Therefore if a person were wont to turn away from Christ to return to the sacrificial system of Old Testament worship, he would be going to something that had been completely evacuated of any meaning or efficacy. If one rejects the sacrifice of Christ, “there remains no other sacrifice for sin.” Not only so, but he would be denying the value of Christ’s sacrificial death. First of all, the Old Testament sacrifices were all forward-looking to the ultimate sacrifice Christ made for sin. Secondly, continuing in the practice of those sacrifices implies that atonement for sin has not yet been paid – hence it is a denial of Christ as our Surety.

As I said earlier, Covenant Theology provides a paradigm which completely obliterates all difficulty in handling this passage. The key to understanding it is this: God’s covenant people are not co-extensive with the elect.

Let me elucidate that a bit. All of Israel was God’s covenant people. However, not every single Israelite was among the number of God’s elect to salvation. Every Israelite did experience certain blessings as a part of the larger community of God’s people, but not every Israelite experienced the spiritual blessing of God’s regenerating work in his heart. Paul says, “For they are not all Israel, which are of Israel.” (Romans 9:6b) Every Jew was circumcised and offered the sacrifices prescribed by the Law. Every Jew experienced the blessing of God’s protection of the nation from invading armies, etc. But not every Jew was a child of Abraham by faith in the Promised Seed.

When we come to the New Testament, things are no different. We all willingly acknowledge that church membership is not co-extensive with salvation. Just because a person is a member of God’s covenant people (the Church), this does not automatically mean that he is a member of the elect. Therefore, like the unregenerate Jew, he may partake of many things which are blessings to his life. But these are not necessarily the spiritual blessing of new birth.

Applied to the “apostasy passages” of Hebrews, the difficulty is removed by noting that the writer is telling us that (1) the Old Testament sacrifices are forever done away with by Christ’s all-sufficient death. Hence a return to them would be foolish, because there no longer is any efficacy in them – not that there ever was efficacy in the actual sacrifice of a bull or lamb. The efficacy was in the forward-looking faith towards the Lamb of God sacrificed before the foundation of the world. If you don’t acknowledge Christ’s sacrifice for sin, that’s tough luck for you because there is no other sacrifice out there. The Old Testament ones have been abrogated. (2) Membership in the Christian Church is not co-extensive with membership in God’s elect. Therefore a person can attend at Christian worship and receive many blessings thereby and still perish, not because he lost his salvation, but because he was never among the elect in the first place.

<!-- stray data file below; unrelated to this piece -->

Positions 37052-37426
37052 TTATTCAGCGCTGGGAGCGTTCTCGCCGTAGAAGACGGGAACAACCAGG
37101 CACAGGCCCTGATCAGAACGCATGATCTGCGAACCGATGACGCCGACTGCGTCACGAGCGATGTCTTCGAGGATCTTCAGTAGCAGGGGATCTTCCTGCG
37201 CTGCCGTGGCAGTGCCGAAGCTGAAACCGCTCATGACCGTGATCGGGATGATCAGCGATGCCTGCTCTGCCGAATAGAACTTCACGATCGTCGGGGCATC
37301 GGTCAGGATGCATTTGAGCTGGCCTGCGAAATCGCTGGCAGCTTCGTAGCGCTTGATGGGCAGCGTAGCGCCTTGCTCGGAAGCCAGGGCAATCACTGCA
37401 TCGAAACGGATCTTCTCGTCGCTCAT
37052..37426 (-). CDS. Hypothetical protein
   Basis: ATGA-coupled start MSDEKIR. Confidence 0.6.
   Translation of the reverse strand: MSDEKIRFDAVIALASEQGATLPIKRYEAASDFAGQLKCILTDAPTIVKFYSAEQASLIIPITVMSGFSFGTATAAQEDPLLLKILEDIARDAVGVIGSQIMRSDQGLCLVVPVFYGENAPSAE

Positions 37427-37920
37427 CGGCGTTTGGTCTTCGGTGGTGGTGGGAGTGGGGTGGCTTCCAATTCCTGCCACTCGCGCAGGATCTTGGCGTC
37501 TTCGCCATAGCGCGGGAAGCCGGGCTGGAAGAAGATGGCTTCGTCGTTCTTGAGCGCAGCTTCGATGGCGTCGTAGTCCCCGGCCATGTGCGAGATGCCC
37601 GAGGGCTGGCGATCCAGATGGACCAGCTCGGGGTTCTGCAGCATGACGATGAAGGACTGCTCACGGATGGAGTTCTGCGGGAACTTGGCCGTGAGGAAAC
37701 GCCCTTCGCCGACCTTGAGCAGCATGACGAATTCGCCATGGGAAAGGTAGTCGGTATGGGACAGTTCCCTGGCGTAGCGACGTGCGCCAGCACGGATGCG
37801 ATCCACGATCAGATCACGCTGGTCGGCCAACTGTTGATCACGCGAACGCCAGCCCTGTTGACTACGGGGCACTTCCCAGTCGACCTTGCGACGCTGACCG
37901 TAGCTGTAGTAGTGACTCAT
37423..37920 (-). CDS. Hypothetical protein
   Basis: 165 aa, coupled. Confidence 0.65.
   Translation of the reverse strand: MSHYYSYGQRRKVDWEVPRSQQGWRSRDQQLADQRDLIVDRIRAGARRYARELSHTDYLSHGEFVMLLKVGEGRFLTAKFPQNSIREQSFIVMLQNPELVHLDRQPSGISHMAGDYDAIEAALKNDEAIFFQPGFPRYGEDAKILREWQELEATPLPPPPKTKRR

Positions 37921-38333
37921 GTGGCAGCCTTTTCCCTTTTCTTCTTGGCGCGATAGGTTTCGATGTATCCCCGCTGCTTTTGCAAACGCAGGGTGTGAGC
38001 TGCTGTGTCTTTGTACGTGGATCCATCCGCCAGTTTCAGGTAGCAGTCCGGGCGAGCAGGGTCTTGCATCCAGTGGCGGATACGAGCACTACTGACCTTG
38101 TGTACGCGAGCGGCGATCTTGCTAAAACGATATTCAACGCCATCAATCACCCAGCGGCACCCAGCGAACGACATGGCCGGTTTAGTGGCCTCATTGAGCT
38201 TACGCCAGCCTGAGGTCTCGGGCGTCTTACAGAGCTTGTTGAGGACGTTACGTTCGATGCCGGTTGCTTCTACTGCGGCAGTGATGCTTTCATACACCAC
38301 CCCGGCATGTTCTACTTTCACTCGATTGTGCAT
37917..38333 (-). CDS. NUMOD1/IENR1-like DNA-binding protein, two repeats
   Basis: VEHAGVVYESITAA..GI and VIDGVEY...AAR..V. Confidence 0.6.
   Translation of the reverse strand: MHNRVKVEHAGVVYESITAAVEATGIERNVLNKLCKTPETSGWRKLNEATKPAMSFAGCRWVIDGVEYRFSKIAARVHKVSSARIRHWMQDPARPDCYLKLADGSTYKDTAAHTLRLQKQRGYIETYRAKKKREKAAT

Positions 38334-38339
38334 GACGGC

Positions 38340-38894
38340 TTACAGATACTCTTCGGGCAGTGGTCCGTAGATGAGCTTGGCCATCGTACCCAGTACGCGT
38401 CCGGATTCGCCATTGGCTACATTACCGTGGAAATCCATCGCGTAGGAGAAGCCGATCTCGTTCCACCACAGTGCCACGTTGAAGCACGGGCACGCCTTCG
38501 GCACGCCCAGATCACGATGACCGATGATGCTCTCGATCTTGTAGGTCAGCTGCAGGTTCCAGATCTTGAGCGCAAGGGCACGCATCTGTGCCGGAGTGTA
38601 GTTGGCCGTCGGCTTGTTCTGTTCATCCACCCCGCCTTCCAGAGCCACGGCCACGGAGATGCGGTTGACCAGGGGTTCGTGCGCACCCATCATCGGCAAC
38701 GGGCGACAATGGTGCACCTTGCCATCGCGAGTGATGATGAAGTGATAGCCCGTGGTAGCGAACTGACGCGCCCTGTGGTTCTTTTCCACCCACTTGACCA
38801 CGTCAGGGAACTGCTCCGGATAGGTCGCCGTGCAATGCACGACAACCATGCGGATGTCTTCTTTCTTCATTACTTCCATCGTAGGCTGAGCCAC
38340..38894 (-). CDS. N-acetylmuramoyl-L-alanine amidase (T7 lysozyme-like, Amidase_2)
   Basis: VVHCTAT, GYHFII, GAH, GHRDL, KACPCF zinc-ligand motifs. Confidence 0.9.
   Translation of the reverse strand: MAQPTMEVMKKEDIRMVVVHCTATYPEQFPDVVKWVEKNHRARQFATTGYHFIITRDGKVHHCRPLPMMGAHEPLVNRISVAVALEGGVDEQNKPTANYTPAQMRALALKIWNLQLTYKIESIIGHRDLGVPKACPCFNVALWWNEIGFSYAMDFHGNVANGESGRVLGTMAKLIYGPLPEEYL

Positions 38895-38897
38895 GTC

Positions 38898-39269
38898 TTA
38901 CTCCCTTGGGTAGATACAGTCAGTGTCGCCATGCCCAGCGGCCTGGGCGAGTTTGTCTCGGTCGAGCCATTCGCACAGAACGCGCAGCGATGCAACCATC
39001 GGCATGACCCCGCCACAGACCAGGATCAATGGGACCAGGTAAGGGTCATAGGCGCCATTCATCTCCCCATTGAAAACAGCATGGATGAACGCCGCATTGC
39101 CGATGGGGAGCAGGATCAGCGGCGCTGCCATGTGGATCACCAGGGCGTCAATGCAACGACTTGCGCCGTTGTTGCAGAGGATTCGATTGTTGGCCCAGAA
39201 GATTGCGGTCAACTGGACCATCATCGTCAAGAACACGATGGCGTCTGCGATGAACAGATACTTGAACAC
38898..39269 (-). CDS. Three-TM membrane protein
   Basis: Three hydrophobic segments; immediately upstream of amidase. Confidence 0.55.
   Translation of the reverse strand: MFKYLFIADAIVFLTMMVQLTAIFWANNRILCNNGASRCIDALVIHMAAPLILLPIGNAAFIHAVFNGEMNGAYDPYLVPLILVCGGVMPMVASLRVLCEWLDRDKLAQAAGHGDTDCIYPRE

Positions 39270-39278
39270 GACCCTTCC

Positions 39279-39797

This is why after the warnings given in chapter 6, the writer concludes by saying, “But, beloved, we are persuaded better things of you, and things that accompany salvation, though we thus speak.” (v 9). Understood any other way, this passage is impenetrable, I think, because we would seem to be left with a scenario wherein the writer warns about the possibility of losing one’s salvation by apostatizing from the faith, then concludes his warnings by saying that salvation cannot be lost. Hence I feel confident that the paradigm of Covenant Theology is the only way to navigate this passage.


Tuesday, January 27, 2015

John Owen - Baptism = Burial With Christ ≠ Immersion

The apostle, Rom. 6:3-5 is dehorting from sin, exhorting to holiness and new obedience, and gives this argument from the necessity of it, and our ability for it, both taken from our initiation into the virtue of the death and life of Christ expressed in our baptism; that by virtue of the death and burial of Christ, we should be dead unto sin, sin being slain thereby; and by virtue of the resurrection of Christ, we should be quickened unto newness of life; as Peter declares, 1 Pet. iii. 21. Our being buried with him, and our being planted together into the likeness of his death, and likeness of his resurrection, is the same with 'our old man being crucified with him,' (ver. 6) and the destroying of the body of sin, and our being raised from the dead with him, which is all that is intended in the place.

There is not one word, nor one expression, that mentions any resemblance between dipping under water, and the death and burial of Christ, nor one word that mentions a resemblance between our rising out of the water, and the resurrection of Christ. Our being 'buried with him by baptism into death,' (ver. 4) is our being 'planted together in the likeness of his death,' ver. 5.  Our being planted together in the likeness of his death, is not our being dipped under water, but ‘the crucifying of the old man,' ver. 6. Our being raised up with Christ from the dead, is not our rising from under the water, but our ‘walking in newness of life,' (ver. 4) by virtue of the resurrection of Christ; 1 Pet. iii. 21.